NAMS students win Patriot’s Pen essay contest
The Auxiliary to the R. W. Fritzinger VFW Post 7215, Walnutport, honored the winners of the Patriot’s Pen essay contest March 26. The theme for this year’s entries was What Freedom Means to Me.
Karen Bandzi, auxiliary president, introduced special guests for the event. They were Tom Brown, state junior vice commander; John Getz, state adjutant and quartermaster; Donna Mills, state senior vice president; Ron Byrd, District 20 commander; and Guyette Calles, District 20 president.
Chaplain Sue Bortz gave the invocation. Bandzi said each of the eight winners, all students at Northampton Area Middle School, will receive a Patriot’s Pen book bag, a certificate and a gift card from Walmart. The gift card was for $150, first place; $100, second; $75, third; $50, fourth and fifth; and $25, sixth through eighth.
First-place winner Nicholas Heefner said in his essay freedom is a gift and a privilege. It is freedom that lets him go to school and learn. It gives him the right to express himself by writing to his congressman, the governor or the president and let them know what might make this country better.
His parents are Scott and Stacey Heefner.
Julia Pletz placed second at the post and fifth in the district contest. She quoted Franklin D. Roosevelt, who said, “We and all others who believe in freedom as deeply as we do would rather die on our feet than live on our knees.”
The importance of freedom is so strong, and some people don’t realize men and women who serve in our military risk their lives fighting thousands of miles away from their families and the place they call home to protect these rights that make a huge impact on everyday lives, she said.
Her parents are John and MaryJo Pletz.
Third place was earned by Kyle Perl. He said each day he wakes up with choices, and in other countries, they don’t have a choice. Freedom allows him to buy, own and sell. It means we can live where we want to live and go to a church of choice.
Freedom is possible for him and everyone in the United States of America because of our country men and women who have and still are sacrificing and dying for it.
His parents are Kevin and Tracy Perl.
Cole Clapp placed fourth. He said the definition of freedom is the power or right to act, speak or think as one wants without hindrance or restraint.
But for him it is a lot more than a word in the dictionary. It’s the 2.8 million casualties that died for our country. Freedom is a conception, a perception and an opinion.
His parents are Richard and Alyssa Clapp.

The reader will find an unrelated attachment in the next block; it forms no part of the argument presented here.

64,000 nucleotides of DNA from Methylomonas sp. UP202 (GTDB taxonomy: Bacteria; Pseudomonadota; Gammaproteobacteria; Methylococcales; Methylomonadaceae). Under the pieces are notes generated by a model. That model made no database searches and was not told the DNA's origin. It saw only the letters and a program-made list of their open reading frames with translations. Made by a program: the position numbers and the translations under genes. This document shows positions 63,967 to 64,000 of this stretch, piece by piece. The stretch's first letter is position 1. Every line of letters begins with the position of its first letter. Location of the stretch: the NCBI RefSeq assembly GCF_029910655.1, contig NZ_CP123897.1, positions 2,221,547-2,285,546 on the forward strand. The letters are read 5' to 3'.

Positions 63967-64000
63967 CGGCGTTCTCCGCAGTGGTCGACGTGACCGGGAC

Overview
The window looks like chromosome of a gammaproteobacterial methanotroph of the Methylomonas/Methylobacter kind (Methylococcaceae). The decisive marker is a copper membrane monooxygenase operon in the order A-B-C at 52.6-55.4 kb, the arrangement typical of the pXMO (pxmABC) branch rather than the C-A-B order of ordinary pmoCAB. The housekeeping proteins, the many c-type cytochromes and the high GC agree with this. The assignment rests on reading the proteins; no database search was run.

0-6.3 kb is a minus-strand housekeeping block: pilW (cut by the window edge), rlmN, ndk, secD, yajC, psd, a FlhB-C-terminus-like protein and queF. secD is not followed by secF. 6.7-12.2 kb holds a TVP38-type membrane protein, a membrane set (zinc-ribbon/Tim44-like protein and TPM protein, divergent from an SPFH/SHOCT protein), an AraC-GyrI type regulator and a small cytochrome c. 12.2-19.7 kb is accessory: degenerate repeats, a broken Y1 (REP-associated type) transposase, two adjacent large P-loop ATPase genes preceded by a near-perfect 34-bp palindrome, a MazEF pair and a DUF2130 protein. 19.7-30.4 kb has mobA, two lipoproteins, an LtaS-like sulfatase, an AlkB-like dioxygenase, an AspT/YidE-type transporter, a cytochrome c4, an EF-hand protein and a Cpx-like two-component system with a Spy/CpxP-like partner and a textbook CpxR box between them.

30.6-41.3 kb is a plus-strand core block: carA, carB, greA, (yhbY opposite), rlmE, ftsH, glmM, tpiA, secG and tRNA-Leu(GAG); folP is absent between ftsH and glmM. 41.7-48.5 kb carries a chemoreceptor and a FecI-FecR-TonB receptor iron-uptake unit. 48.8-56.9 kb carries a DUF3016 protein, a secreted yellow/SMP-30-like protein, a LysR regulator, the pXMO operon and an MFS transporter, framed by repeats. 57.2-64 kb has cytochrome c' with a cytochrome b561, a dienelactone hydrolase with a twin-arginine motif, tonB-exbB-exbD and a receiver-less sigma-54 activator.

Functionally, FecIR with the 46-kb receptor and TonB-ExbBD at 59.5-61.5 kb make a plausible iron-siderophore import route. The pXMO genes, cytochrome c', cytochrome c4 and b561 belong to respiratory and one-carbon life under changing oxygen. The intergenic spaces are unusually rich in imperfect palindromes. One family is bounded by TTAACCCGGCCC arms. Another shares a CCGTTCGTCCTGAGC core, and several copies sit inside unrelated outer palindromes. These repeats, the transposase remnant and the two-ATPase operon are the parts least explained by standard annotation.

Martin Cuchran, fifth-place winner and fourth in districts, said if not for the soldiers, our lives would be different. The First Amendment allows us to practice any religion we want. Without that amendment, his family’s traditions would be changed.
The Ninth Amendment gives him freedom of career choice, travel and home ownership.
His parents are Michael and Paula Cuchran.
Sixth-place winner Isaac Harris was third in districts. He said we are given freedom, such as the right to vote, to practice any religion and to have our own opinions and ideas.
His parents always tell him freedom comes with responsibilities.
His parents are Laurance and Erin Harris.
Seventh-place winner Alexis Chamberlain said she automatically thinks of our rights as individuals when she hears the word freedom.
She thanks each and every one of the current and former veterans because they impacted Americans more than people realize. Her grandfather, who was in the Air Force, told her and her brother stories of his time in the military.
Her parents are Brad and April Chamberlain.
Vanessa Grabovitz placed eighth. She quoted former President Ronald Reagan, who said freedom “must be fought for, protected and handed on for the next generation to do the same.” She credits Abraham Lincoln for giving freedom to the slaves.
Martin Luther King and Rosa Parks stood for freedom and changed the world around them.
Her parents are Andrew and Melissa Grabovitz.
Getz said these students are the ones that make things happen. It is a tough job to pick winners. They are all first class, and their parents help them understand what it means to be a soldier and what they have done for freedom.